Social Security

Lora Nava, Cora Warrick, Randy Koonse and Louis Eodice discuss mother’s moving in the funny and a bit bawdy presentation of Main Street LIVE’s Social Security.

Main Street LIVE’s doors were shuttered along with many local businesses when the COVID pandemic ripped through Trinidad, but it turned on its lights, opened its doors again and welcomed its patrons back to their seats last Friday night, March 22 for the premiere of its showing of Andrew Bergman’s comedy, “Social Security.”

“This hilarious Broadway comedy surrounds a married couple who are art dealers,” according to the program. “Their domestic tranquility is shattered upon the arrival of the wife’s goody-goody nerd of a sister, her uptight CPA husband and her archetypal Jewish mother. They are there trying to save their college-student daughter from the horrors of living only for sex. The comic sparks really begin to fly when the mother hits it off with the elderly minimalist artist who is the art dealers’ best client.”

The six-character show is set in the Khan’s New York East Side apartment in the 1980s.

“Performing arts is healing,” said Cora Warrick, artistic director of “Social Security”, adding that laughter heals people and that’s especially needed right now with the current pandemic. She also plays one of the lead roles in the play, meaning she is pulling double duty on this one. We’ve seen plays directed and performed by Warrick and we can always count on a solid performance on and off the stage. This play is no exception.

This will be the last performance at Main Street Live for Louis Eodice who’s performing as David Khan (the art dealer) in “Social Security”. He has been involved with the theatre for three years and has been involved with three productions at MSL.  

He said he had no prior experience before joining and that he had a wonderful experience with them. He is leaving the group because he is moving out of the area.

Louis plays the art dealer husband with great authority…and humor. One could say that sarcasm is his first language. The dialogue needs to be sharp to pull this kind of play off and Louis delivers.

For Stacy Alexander, who plays the mother Sophie Greengrass in the comedy, Friday, March 19 was her debut with MSL. She really got into the role and at one point in the play she leaves nothing to the imagination, but in a very funny sight gag kind of way. It was very obvious that Stacy is having fun in the role.

“It’s been a great experience,” Alexander said about working with MSL. She wants to continue working with MSL either on-stage or backstage. She said everyone had “great” advice for her and that they helped her during her first production with the theatre.

Nora Lava plays the co-art-dealer wife. Her shear panic over the situation is a joy to watch. One feels for her and the situation but enjoys the humor in it all as well. A tough combo to execute, but she does it beautifully.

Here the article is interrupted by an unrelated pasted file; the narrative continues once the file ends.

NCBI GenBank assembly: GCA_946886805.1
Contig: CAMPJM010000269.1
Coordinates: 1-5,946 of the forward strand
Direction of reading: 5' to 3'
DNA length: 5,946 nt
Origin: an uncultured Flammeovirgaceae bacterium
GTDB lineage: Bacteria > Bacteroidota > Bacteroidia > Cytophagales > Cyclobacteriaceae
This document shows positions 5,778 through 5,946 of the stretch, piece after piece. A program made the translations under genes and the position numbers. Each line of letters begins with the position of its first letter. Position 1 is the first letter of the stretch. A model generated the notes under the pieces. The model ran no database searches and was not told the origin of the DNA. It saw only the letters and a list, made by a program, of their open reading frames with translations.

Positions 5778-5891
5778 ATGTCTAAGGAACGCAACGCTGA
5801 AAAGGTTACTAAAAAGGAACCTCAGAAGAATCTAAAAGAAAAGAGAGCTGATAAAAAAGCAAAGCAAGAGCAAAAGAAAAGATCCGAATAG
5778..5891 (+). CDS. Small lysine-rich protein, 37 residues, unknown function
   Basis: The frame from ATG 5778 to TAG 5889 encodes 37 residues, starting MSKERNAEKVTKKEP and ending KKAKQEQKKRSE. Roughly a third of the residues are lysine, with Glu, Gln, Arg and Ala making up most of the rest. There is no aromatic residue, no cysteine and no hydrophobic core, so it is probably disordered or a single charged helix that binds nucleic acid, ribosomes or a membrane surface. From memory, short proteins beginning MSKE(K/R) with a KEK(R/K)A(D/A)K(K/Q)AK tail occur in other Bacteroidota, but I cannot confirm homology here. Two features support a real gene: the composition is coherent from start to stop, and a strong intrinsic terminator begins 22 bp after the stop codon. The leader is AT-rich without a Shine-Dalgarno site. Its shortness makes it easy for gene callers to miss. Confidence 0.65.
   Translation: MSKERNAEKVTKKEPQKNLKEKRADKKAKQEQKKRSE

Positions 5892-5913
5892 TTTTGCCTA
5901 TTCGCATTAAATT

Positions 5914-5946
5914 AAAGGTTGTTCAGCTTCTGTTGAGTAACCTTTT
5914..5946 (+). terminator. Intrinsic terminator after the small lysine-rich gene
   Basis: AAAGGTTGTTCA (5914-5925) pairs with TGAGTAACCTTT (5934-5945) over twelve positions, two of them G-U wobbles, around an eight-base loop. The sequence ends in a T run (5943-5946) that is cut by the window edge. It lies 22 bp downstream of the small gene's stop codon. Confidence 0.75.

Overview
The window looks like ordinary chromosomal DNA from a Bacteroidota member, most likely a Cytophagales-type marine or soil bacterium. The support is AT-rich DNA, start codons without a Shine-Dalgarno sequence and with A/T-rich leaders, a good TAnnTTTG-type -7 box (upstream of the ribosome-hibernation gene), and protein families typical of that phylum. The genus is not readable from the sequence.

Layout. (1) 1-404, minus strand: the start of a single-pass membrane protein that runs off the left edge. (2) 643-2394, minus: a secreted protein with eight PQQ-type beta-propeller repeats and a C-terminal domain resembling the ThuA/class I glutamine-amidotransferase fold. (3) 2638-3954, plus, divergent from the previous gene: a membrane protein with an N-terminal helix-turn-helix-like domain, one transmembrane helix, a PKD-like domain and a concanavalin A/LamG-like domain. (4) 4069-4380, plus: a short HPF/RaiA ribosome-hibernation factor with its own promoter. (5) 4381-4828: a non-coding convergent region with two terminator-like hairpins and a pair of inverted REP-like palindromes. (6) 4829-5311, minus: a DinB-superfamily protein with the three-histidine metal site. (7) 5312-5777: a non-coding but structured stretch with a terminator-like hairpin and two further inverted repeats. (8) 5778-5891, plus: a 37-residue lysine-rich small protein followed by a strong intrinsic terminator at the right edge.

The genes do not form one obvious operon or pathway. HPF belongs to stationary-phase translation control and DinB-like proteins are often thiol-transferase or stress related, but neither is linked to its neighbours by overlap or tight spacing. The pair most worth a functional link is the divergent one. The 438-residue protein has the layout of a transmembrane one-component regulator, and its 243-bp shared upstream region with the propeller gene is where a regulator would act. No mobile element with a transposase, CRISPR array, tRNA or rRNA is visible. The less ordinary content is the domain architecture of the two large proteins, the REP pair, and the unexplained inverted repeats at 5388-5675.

Randy Koonse plays the CPA husband. His delivery of some rather bawdy lines is priceless. The fact that the character doesn’t really understand the terminology makes it even funnier. A very expressive actor, Koonse makes you watch him so one doesn’t miss a great reaction.

Rounding out the cast is Jonathan Segers. Jonathan plays a 98-year-old artist, Maurice Koenig who has a thing for Stacy’s Sophie. Segers is in his 20s, which makes the role even funnier watching such a young man play someone over four times his actual age. After a few minutes one never has any doubt that they are watching a very senior citizen on stage. His choice of pacing and voice pitch work incredibly well for the role.

Cora Warrick wanted people to know that anyone can join the MSL team to help with lighting and sound, acting and set creation by leaving their contact information with MSL.

For people who missed last weekend’s shows or who simply couldn’t get enough of the production, there will be a second slate of showings this weekend. Friday’s and Saturday’s show will start at 7 p.m., with doors opening at 6:30 p.m. Sunday will be a matinee with a 2 p.m. showing.

Tickets cost $18 and are available online, during business hours at the Main Street Live office at 131 West. Main St. and one hour before the show at the door.

The cast and crew had about four weeks to prepare the lighting, set, props and learn their lines, said Warrick. The show was originally set to open a year ago, but when the pandemic took its reigns on daily lives, the show had to be put on hold.

The next new play will be on April 16, 17 and 18. Main Street LIVE will be doing an original play called “Laughing To Death.” The play is a live radio show murder mystery/comedy, with audience participation. Until that point, there is one more weekend to see “Social Security.” Make sure you come out and enjoy a well-needed laugh.

For more information go to mainstreetlive@gmail.com or call 719-846-4765.

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